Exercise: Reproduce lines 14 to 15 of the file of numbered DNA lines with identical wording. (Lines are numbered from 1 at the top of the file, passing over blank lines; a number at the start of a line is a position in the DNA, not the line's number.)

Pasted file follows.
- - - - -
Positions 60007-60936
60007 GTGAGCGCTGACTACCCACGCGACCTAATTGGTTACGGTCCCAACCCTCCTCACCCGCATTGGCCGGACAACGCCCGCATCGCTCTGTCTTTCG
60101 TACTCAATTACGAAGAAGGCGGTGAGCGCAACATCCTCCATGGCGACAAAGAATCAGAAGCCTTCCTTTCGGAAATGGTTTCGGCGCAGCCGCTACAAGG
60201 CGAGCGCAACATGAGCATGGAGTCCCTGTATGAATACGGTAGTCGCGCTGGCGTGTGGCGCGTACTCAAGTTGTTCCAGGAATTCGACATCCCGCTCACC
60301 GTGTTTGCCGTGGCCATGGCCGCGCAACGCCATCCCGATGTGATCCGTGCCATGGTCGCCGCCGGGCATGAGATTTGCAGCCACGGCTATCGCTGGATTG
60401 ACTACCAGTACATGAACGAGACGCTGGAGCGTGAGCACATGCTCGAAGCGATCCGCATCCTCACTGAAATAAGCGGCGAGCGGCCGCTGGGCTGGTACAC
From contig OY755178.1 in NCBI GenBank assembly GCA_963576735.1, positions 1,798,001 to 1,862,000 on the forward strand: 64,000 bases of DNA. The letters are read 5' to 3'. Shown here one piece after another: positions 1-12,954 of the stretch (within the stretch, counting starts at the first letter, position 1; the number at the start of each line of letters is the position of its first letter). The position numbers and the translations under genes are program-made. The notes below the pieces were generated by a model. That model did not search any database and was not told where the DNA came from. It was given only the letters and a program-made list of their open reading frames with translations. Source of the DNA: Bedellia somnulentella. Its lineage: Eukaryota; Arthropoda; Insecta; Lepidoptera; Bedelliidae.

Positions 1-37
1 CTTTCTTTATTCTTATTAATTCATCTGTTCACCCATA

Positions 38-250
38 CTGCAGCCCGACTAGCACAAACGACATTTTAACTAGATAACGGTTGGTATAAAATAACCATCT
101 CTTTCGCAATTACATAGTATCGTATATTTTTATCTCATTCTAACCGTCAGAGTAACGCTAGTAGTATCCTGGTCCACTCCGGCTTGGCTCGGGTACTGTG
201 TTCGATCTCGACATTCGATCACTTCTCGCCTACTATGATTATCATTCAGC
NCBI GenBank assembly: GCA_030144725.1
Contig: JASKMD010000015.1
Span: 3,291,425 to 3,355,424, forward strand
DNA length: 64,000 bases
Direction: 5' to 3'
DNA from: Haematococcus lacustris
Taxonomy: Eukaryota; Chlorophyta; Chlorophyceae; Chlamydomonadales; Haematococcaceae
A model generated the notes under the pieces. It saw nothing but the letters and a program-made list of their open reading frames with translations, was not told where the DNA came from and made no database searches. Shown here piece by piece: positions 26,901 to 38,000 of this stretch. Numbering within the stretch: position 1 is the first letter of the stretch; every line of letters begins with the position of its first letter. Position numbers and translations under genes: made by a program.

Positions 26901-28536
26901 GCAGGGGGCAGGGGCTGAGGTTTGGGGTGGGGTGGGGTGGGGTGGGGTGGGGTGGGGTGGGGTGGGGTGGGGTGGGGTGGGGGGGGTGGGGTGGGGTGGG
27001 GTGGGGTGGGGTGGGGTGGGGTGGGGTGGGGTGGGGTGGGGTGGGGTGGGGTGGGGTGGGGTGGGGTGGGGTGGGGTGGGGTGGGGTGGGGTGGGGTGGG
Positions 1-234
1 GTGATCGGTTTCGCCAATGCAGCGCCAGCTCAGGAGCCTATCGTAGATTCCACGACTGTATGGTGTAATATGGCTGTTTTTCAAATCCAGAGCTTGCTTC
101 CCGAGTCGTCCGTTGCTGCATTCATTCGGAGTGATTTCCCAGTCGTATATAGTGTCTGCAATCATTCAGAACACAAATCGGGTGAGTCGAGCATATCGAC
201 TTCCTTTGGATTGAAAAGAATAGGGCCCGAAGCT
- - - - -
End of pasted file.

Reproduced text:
NCBI GenBank assembly: GCA_030144725.1
Contig: JASKMD010000015.1